Chicago — For millions of Americans, relocating can be a taxing experience - literally. As the April 15 tax deadline draws nearer, the selling of a home and the costs incurred during the actual relocation take on a special significance.
''There are a number of deductions and exemptions available to homeowners and individuals who relocated last year,'' says Sidney Epstein, president of Allied Van Lines. ''If certain requirements are met and accurate records kept, the result could be a significant savings.''
According to Mr. Epstein, ''One of the most basic deductions allowed by the IRS includes the cost of packing, crating, and transporting your household goods. The cost of storing and insuring these goods for a limited period of time is also deductible.''
According to the IRS, deductions are also allowed for:
* Travel expenses, including the cost of transportation, meals, and lodging for all members of the household while traveling from the former home to the new home.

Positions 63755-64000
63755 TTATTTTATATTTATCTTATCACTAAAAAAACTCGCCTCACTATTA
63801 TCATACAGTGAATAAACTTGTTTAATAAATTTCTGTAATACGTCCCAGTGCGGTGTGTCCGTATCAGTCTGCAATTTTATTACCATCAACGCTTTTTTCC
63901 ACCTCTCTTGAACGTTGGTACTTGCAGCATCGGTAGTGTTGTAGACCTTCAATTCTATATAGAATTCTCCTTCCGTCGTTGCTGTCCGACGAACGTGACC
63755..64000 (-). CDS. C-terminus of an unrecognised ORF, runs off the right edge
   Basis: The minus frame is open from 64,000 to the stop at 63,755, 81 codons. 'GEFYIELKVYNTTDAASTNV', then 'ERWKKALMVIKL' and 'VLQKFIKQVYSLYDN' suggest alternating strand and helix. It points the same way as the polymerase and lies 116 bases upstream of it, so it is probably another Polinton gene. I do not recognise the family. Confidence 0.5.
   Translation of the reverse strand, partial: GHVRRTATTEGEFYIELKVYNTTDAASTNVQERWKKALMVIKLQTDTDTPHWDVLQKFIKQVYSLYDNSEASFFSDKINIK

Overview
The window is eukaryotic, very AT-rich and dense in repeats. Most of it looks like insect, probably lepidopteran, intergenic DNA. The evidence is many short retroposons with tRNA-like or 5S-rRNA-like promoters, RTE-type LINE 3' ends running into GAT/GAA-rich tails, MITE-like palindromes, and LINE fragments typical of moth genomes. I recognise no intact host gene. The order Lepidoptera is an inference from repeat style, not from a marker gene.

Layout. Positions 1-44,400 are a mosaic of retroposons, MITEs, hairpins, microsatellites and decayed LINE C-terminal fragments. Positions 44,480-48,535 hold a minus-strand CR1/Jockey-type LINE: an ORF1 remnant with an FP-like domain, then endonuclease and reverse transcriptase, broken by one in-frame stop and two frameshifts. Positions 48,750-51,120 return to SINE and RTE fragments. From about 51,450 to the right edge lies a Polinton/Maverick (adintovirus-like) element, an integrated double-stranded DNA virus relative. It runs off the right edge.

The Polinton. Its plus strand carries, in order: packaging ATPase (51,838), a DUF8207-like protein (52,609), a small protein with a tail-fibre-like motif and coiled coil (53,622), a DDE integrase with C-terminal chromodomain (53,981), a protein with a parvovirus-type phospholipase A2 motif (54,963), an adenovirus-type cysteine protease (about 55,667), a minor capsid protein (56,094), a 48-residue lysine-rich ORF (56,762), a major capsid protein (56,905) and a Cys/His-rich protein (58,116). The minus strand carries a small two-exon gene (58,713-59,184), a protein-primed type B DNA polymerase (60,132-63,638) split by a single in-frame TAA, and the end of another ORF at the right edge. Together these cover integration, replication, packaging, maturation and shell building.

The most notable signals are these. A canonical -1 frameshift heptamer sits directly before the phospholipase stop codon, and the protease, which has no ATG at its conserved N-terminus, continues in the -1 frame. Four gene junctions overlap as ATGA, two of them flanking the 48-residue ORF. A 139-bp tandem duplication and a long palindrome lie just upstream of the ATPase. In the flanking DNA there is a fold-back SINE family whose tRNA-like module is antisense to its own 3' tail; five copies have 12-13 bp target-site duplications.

* Pre-move house-hunting expenses, including the cost of transportation, meals, and lodging.
* Costs incurred through traveling by car to the new location.
* Temporary living expenses, including the cost of meals and lodging in the area of the new job.
Before individuals can qualify for these deductions, they must meet certain requirements prescribed by the Internal Revenue Service, including:
* The new job location must be at least 35 miles farther from the relocated individual's former home than his prior job location was.
* The move must be in connection with the start of work at a new job location.
* An individual must work a minimum amount of time in the new area, specifically, 39 weeks during the 12 months immediately following the move. Self-employed individuals must work at least 39 weeks during the first 12 months and 78 weeks during the first 24 months after the move.